14

I have php script running as a cron job, extensively using third party code. Script itself has a few thousands LOC. Basically it's the data import / treatment script. (JSON to MySQL, but it also makes a lot of HTTP calls and some SOAP).

Now, performance is downgrading with the time. When testing with a few records (around 100), performance is ok, it is done in a 10-20 minutes. When running whole import (about 1600 records), mean time of import of one record grows steadily, and whole thing takes more than 24 hours, so at least 5 times longer than expected.

Memory seems not to be a problem, usage growing as it should, without unexpected peaks.

So, I need to debug it to find the bottleneck. It can be some problem with the script, underlying code base, php itself, database, os or network part. I am suspecting for now some kind of caching somewhere which is not behaving well with a near 100 % miss ratio.

I cannot use XDebug, profile file grows too fast to be treatable.

So question is: how can I debug this kind of script?

PHP version: 5.4.41 OS: Debian 7.8 I can have root privileges if necessary, and install the tools. But it's the production server and ideally debugging should not be too disrupting.

  • is there absolutely no ability to create a dev environment so that you can time each part and calculate how long it takes 1 record to run? Also, what time of the day are you running this? Is it starting in the middle of the day or middle of the night? – Cayce K Jul 22 '15 at 16:13

11 Answers 11

6
+100

Profiling tool:

There is a PHP profiling tool called Blackfire which is currently in public beta. There is specific documentation on how to profile CLI applications. Once you collected the profile you can analyze the application control flow with time measurements in a nice UI: Blackfire tool

Memory consumption suspicious:

Memory seems not to be a problem, usage growing as it should, without unexpected peaks.

A growing memory usage actually sounds suspicious! If the current dataset does not depend on all previous datasets of the import, then a growing memory most probably means, that all imported datasets are kept in memory, which is bad. PHP may also frequently try to garbage collect, just to find out that there is nothing to remove from memory. Especially long running CLI tasks are affected, so be sure to read the blog post that discovered the behavior.

  • Well, that's interesting. I've tested short run (300 records of 1600), it takes less time (398 s. with gc vs 339 sec without gc) but memory usage skyrockets: 112 M with vs 572 M without gc. So seems that option without gc is no-go - I can not allow script to use 2.5 G of memory on 2G server. – ts. Jul 28 '15 at 16:40
  • As the memory usage skyrockets when GC is turned off, the GC seems to be freeing memory when turned on, which is a good sign - although not helpful. As a next step I'd suggest using the Blackfire profiler to pinpoint the suspicious parts in the script. There is a nice blog post by the Blackfire team, explaining how they used Blackfire to profile the memory/CPU usage of a CLI tool. Or is it not possible for you to use Blackfire on your server? – Fabian Keller Jul 28 '15 at 18:51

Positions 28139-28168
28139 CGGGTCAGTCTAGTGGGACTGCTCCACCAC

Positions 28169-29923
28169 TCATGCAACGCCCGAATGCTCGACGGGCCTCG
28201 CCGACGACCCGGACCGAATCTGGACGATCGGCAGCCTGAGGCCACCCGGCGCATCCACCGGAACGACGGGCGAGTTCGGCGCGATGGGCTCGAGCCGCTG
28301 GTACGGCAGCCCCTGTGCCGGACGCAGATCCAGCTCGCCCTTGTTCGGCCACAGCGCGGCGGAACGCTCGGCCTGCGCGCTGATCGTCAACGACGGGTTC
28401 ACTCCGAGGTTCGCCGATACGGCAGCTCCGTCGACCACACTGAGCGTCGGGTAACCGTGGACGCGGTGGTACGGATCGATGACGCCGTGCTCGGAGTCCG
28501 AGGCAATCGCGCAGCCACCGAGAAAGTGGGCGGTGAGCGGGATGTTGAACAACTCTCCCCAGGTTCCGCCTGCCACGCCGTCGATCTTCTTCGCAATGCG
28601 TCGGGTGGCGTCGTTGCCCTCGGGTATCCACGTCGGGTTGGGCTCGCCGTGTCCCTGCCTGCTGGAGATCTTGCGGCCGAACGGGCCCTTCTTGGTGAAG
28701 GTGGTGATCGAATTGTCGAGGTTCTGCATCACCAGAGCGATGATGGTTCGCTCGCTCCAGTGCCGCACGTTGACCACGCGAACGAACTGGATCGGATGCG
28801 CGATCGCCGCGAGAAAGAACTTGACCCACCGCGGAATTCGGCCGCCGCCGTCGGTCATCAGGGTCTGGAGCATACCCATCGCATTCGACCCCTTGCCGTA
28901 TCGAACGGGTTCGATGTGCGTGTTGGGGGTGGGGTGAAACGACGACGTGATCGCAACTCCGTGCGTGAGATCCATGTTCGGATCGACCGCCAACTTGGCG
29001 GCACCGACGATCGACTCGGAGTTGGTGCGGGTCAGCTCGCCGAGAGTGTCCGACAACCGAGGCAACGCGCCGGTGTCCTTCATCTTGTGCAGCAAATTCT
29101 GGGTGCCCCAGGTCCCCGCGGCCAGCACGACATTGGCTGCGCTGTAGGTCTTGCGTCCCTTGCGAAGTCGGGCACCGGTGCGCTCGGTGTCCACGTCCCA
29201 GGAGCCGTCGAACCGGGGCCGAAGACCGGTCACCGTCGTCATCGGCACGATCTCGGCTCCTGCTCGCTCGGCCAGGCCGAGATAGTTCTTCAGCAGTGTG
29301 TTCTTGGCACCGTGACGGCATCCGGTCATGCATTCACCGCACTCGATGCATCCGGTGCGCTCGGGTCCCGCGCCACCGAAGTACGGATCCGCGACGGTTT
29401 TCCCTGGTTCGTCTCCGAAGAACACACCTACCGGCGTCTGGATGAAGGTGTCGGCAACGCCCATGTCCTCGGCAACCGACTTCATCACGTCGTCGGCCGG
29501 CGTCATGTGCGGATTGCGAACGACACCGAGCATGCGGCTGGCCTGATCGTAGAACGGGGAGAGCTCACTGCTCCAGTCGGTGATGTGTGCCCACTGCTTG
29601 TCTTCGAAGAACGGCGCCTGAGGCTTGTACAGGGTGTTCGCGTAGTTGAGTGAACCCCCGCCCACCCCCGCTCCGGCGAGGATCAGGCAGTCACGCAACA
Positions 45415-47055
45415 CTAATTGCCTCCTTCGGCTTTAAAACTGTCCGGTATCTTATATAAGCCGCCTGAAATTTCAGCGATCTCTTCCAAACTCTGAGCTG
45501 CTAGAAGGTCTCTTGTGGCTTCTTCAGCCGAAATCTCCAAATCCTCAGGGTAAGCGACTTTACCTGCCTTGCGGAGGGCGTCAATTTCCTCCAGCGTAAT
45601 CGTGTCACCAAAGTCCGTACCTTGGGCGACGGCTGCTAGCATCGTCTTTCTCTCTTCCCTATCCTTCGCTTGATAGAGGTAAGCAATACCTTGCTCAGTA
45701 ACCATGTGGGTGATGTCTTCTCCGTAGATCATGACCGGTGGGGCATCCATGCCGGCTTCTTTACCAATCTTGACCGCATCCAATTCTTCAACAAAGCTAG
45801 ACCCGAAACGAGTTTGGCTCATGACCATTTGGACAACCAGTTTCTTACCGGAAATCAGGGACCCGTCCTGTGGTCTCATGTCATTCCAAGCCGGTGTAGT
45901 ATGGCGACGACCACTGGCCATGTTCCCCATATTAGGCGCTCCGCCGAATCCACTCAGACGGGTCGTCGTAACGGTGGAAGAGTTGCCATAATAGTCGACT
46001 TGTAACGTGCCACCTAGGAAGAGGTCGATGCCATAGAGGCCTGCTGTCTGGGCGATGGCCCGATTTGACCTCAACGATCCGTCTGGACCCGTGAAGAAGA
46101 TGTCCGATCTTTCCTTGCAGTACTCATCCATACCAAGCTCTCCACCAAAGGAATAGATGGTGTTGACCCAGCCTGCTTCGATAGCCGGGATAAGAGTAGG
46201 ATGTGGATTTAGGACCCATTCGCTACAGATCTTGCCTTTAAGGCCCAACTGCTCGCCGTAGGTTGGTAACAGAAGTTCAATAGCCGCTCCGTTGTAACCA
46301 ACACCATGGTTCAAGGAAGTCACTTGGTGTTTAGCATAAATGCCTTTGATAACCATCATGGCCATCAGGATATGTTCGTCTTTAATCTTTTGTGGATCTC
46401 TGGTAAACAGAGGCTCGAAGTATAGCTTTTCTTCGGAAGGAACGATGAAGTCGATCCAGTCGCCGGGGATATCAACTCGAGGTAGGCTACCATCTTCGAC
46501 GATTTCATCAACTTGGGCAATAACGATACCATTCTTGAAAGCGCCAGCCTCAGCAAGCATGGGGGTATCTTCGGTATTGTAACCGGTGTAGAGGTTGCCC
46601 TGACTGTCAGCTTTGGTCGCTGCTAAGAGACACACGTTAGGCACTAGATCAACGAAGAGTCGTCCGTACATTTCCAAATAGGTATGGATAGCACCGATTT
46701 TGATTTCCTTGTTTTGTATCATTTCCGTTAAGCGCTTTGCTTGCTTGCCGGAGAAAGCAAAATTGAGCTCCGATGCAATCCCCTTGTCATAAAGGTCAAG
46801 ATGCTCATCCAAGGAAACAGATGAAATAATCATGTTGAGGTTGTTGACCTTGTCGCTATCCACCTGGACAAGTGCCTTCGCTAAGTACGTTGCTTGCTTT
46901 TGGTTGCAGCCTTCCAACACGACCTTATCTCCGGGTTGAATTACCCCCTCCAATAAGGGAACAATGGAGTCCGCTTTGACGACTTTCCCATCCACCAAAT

14

Yes its possible and You can use Kint (PHP Debugging Script)

What is it? Kint for PHP is a tool designed to present your debugging data in the absolutely best way possible.

In other words, it's var_dump() and debug_backtrace() on steroids. Easy to use, but powerful and customizable. An essential addition to your development toolbox.

Still lost? You use it to see what's inside variables.

enter image description here

Act as a debug_backtrace replacer, too enter image description here

you can download here or Here

Total Documentations and Help is here

Plus, it also supports almost all php framework

  • CodeIgniter
  • Drupal
  • Symfony
  • Symfony 2
  • WordPress
  • Yii
  • framework
  • Zend Framework

All the Best.... :)

8

There are three things that come to mind:

  1. Set up an IDE so you can debug the PHP script line by line
  2. Add some logging to the script
  3. Look for long running queries in MySQL

Debug option #2 is the easiest. Since this is running as a cron job, you add a bunch of echo's in your script:

<?php

function log_message($type, $message) {
    echo "[{strtoupper($type)}, {date('d-m-Y H:i:s')}] $message";
}

log_message('info', 'Import script started');

// ... the rest of your script

log_message('info', 'Import script finished');

Then pipe stdout to a log file in the cron job command.

01 04 * * * php /path/to/script.php >> /path/to/script.log

Now you can add log_message('info|warn|debug|error', 'Message here') all over the script and at least get an idea of where the performance issue lies.

Debug option #3 is just straight investigation work in MySQL. One of your queries might be taking a long time, and it might show up in a long running query utility for MySQL.

6

Use strace to see what the program is basically doing from the system perspective. Is it hanging in IO operations etc.? strace should be the first thing you try when encountering performance problems with whatever kind of Linux application. Nobody can hide from it! ;)

If you should find out that the program hangs in network related calls like connect, readfrom and friends, meaning the network communication does hang at some point while connecting or waiting for responses than you can use tcpdump to analyze this.

Using the above methods you should be able to find out most common performance problems. Note that you can even attach to a running task with strace using -p PID.


If the above methods doesn't help, I would profile the script using xdebug. You can analyse the profiler output using tools like KCachegrind

5

Although it is not stipulated, and if my guess is correct you seem to be dealing with records one at a time, but in one big cron.

i.e. Grab a record#1, munge it somehow, add value to it, reformat it then save it, then move to record#2